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  • Writer's pictureEleos

PHMDC Case Rates: C'mon Guys, Show Your Work

As noted in my last post, Public Health of Madison and Dane County (PHMDC) has finally begun talking about case rates among three different vaccination classes:

  1. unvaccinated;

  2. vaccinated with primary series; and

  3. fully vaccinated with a booster or additional dose

On page 4 of their Jan 20, 2022, Data Snapshot, they write: "The age-adjusted case rate in December was 6,068.2 per 100,000 not fully vaccinated people, 2,527.2 per 100,000 people fully vaccinated with the primary series, and 848.2 per 100,000 people fully vaccinated with a booster or additional dose." It's important to think about just how PHMDC might have calculated those numbers. Moreover, one has to wonder why PHMDC has not explicitly divulged how they actually calculated them. There are actually a few ways they might have gone about calculating these case rates:

  1. Test Every Person in Dane County for Covid-19 - PHMDC might theoretically have compelled every last person living in Dane County to take a COVID test during the month of December. PHMDC would then count up the infections in each vaccination class, divide each sum by the total number of tests given to people in each vaccination class, and multiply that number by 100,000. PHMDC is clearly not achieving its rates in this way. If they were, everyone would have received an order compelling them to take a single test. It would also mean Dane County gave 561,504 tests a month. In point of fact, this isn't even a realistic scenario, since there no doubt would be people who refused to comply, and those people would be noticed on local news coverage. In other words, we'd see the lack of compliance, and PHMDC would be highly unlikely to achieve testing of the full population.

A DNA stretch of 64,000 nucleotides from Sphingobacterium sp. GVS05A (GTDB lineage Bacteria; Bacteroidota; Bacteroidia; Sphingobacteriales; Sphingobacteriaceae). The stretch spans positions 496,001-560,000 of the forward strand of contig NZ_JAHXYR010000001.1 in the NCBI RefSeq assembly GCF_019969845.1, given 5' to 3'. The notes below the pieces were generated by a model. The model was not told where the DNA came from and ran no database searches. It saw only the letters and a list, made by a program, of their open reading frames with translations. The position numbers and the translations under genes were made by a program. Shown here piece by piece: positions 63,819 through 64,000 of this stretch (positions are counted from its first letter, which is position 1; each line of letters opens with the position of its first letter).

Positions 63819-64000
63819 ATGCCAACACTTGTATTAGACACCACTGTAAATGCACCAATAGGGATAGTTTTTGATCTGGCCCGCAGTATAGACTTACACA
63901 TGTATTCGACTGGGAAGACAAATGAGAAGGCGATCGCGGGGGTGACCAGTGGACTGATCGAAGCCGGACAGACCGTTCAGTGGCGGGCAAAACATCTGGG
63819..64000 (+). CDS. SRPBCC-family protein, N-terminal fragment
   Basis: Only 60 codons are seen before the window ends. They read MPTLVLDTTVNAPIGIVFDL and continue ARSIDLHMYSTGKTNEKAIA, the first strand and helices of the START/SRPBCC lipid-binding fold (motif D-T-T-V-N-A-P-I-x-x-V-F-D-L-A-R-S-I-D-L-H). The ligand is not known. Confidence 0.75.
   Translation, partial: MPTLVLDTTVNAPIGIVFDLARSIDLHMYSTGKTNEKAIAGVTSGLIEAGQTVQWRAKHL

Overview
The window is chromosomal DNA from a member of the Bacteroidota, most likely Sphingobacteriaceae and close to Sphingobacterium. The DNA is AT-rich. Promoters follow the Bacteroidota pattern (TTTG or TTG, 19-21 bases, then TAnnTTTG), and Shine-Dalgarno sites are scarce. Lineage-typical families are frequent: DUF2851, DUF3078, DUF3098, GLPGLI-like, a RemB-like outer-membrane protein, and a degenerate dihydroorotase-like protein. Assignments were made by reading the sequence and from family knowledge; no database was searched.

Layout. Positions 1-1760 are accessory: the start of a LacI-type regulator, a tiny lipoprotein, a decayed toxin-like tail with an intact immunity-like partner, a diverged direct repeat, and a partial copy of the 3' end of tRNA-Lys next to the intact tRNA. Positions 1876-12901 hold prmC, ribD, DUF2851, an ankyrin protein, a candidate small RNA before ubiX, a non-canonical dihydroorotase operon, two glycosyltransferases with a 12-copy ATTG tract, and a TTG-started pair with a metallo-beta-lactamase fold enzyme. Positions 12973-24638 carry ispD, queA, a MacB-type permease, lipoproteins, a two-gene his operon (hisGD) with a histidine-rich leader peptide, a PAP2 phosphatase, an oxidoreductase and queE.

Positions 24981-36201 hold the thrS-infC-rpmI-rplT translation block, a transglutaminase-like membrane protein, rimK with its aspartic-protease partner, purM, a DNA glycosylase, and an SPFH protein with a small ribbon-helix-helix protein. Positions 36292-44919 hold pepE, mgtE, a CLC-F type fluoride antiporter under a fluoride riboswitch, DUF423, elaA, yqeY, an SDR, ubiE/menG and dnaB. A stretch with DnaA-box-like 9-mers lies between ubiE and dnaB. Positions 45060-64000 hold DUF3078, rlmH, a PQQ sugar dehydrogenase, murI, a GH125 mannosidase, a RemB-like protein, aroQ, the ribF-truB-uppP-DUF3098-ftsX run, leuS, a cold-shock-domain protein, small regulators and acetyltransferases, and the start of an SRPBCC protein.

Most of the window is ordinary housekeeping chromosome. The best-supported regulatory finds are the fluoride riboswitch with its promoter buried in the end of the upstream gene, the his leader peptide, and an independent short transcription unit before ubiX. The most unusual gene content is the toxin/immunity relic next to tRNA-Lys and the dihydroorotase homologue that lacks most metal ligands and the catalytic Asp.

2. Randomly Sample People from Around Dane County - PHMDC might have randomly selected a sizeable sample of people from around Dane County and compelled/invited them to take a COVID test in December. PHMDC would then count up the infections in each vaccination class, divide each sum by the total number of tests given to people in each vaccination class, and multiply that number by 100,000. Doing so would provide a representative sample of people in the county. However, PHMDC is not doing this either. If they were, we'd likely have a sizeable number of people being sampled who would object not just to being compelled to take a test and/or having to share their vaccination status. We would no doubt see protests or court cases to assert these medical freedoms. We have not seen such protests or court filings. So, not only is this scenario not happening presently, it's not currently a likely avenue.